With the S&P/ASX 200 (INDEXASX: ^AXJO)(ASX: XJO) being sold off so heavily in recent weeks, it was inevitable that we would see a larger than usual number of companies hitting 52-week lows this week.

Factor in the recent collapse in resource prices, and today’s list of losers won’t come as a big surprise to most readers:

Santos Ltd (ASX: STO) – last traded at $2.68, down 59% for the year

With oil falling as low as US$28 per barrel in recent days, Santos shares have copped a pasting – down 22% in the past month alone, or 77% in the past five years. Existing shareholders should brace for further volatility, as Santos’ most recent third-quarterly production figures showed an average realised oil price of A$71 per barrel, which is substantially above today’s prices.

Speculators might be tempted to take a punt, although as I noted in this article yesterday, there could be worse to come for the oil market and Santos.

Santos lists its Unit Cost of Production as A$14.2-$14.6/barrel, plus depreciation, depletion and amortisation expense of A$17.5-$18.0/barrel, and capital expenditure (A$1.8 billion) forecast for the 2015 financial year.

These figures make margins look quite slim based on the current price of oil. I would suggest investors wait for the full-year report and the company’s take on what to expect in 2016 before buying any more Santos shares.

As a side note, shares in Woodside Petroleum Limited (ASX: WPL) and Origin Energy Ltd (ASX: ORG) also hit new 52-week lows this week after the oil price collapse.

Rio Tinto Limited (ASX: RIO) – last traded at $38.82, down 28% for the year

Like Santos, Rio continues to suffer from weak commodity prices, losing 54% of its value in the past five years. Unlike Santos, the average realised price received for its goods is closer to market value, which indicates the worst hits to earnings could be behind shareholders (unless the market falls further, of course).

According to Rio’s latest fourth-quarter update, the company received an average of $48 per wet metric tonne on an FOB (Free On Board) basis for iron ore, its main product. Rio didn’t specify, but I assume this figure is in US dollars. Also, 59% of sales were actually on a Cost and Freight basis (including costs of freight), not FOB basis which means the final results could differ.

Whether the worst is behind Rio depends on the iron ore market, the outlook for which is uncertain. Global supply is still growing slowly and with a big question mark over Chinese demand, I wouldn’t be surprised to see Rio shares head lower in the near term.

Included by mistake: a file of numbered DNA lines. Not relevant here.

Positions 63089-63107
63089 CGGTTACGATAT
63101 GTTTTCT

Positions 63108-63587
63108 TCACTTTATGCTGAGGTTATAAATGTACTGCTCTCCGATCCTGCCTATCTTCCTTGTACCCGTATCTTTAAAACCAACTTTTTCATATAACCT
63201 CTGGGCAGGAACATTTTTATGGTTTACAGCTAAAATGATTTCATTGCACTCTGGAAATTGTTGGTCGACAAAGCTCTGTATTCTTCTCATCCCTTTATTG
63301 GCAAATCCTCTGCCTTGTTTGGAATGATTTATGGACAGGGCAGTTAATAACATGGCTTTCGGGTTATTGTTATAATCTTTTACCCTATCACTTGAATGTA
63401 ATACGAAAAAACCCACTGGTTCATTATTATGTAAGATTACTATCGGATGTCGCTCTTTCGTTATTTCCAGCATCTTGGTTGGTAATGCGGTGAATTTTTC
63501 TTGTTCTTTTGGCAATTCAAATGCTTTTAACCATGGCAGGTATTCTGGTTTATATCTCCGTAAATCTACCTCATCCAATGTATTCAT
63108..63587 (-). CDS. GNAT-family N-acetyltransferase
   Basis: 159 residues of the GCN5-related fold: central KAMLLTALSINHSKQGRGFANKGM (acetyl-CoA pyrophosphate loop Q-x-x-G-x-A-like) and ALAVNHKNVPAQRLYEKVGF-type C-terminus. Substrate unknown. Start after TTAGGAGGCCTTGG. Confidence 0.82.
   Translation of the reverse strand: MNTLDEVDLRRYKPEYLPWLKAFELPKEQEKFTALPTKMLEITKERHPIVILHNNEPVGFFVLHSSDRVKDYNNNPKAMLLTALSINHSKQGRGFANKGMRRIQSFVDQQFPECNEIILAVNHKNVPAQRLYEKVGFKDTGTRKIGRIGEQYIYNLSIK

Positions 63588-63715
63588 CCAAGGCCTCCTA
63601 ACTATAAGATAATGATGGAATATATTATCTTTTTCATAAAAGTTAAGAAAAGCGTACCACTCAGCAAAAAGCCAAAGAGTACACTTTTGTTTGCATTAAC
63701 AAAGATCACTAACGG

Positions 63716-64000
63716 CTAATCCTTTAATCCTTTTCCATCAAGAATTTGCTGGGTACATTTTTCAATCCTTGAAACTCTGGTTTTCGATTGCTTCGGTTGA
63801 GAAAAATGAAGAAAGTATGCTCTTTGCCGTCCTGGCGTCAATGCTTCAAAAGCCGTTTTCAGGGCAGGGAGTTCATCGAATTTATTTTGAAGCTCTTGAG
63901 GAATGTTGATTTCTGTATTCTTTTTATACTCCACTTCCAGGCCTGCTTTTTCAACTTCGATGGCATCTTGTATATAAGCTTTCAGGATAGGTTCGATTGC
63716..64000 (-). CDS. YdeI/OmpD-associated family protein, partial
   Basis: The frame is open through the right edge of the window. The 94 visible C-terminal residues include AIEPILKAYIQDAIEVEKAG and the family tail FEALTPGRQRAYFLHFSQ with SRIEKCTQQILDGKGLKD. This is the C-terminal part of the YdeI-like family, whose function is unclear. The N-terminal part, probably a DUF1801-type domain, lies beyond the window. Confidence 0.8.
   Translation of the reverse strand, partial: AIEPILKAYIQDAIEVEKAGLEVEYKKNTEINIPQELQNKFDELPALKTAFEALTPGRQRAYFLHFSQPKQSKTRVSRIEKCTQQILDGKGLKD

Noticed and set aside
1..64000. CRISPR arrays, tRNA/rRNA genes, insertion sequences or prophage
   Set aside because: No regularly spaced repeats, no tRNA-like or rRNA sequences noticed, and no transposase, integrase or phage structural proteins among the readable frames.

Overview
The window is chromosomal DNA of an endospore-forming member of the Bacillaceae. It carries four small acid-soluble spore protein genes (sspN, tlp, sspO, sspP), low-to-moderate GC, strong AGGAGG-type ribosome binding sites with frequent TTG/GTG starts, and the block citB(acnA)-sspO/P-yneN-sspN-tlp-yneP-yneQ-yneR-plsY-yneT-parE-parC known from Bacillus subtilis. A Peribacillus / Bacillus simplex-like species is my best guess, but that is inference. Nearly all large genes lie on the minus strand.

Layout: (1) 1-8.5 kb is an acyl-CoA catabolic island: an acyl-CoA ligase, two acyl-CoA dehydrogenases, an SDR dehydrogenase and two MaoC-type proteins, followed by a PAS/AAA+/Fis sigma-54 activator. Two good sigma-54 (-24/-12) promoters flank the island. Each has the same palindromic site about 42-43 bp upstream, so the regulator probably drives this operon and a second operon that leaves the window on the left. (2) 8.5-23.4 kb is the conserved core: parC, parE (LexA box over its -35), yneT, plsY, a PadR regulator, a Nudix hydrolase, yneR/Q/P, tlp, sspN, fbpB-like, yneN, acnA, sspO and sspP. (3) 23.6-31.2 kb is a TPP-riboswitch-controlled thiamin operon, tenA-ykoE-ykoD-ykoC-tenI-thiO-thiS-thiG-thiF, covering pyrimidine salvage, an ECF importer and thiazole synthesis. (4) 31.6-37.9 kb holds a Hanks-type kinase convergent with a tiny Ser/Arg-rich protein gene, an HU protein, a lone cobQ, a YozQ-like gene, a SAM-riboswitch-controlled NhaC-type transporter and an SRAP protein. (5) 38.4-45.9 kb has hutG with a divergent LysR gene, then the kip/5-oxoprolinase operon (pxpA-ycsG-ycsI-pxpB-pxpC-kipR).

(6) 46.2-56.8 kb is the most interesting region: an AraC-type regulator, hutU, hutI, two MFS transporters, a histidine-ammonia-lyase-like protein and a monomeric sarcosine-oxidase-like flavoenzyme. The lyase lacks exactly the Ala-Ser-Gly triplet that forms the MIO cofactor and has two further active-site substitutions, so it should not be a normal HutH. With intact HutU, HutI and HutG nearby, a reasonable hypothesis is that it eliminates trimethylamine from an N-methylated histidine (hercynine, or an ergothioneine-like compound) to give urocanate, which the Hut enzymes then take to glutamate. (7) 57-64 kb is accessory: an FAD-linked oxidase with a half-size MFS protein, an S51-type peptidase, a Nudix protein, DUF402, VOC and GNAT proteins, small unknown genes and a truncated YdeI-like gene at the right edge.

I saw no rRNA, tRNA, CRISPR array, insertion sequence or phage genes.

Shares in Fortescue Metals Group Limited (ASX: FMG) also hit a new 52-week low in trade on Monday, while BHP Billiton Limited (ASX: BHP) is trading within 30 cents of its most recent low.

Forget about resource shares! Discover these 3 "new breed" blue chips that pay fully franked dividends and offer the very real prospect of significant capital appreciation. Click here to discover our latest free report on these three outstanding investment opportunities.

Simply click on the link, enter your email address, and we'll send you our full coverage for free - no credit card details or payment required!

What are you waiting for? Just click here now for your copy.

HOT OFF THE PRESSES: Motley Fool’s #1 Dividend Pick for 2017!

With its shares up 155% in just the last five years, this ‘under the radar’ consumer favourite is both a hot growth stock AND our expert’s #1 dividend pick for 2017. Now we’re pulling back the curtain for you... And all you have to do to discover the name, code and a full analysis is enter your email below!

Simply enter your email now to receive your copy of our brand-new FREE report, “The Motley Fool’s Top Dividend Stock for 2017.”

By clicking this button, you agree to our Terms of Service and Privacy Policy. We will use your email address only to keep you informed about updates to our website and about other products and services we think might interest you. You can unsubscribe from Take Stock at anytime. Please refer to our https://www.fool.com.au/financial-services-guide">Financial Services Guide (FSG) for more information.

Motley Fool contributor Sean O'Neill has no position in any stocks mentioned. Unless otherwise noted, the author does not have a position in any stocks mentioned by the author in the comments below. The Motley Fool Australia has no position in any of the stocks mentioned. We Fools may not all hold the same opinions, but we all believe that considering a diverse range of insights makes us better investors. The Motley Fool has a disclosure policy. This article contains general investment advice only (under AFSL 400691). Authorised by Bruce Jackson.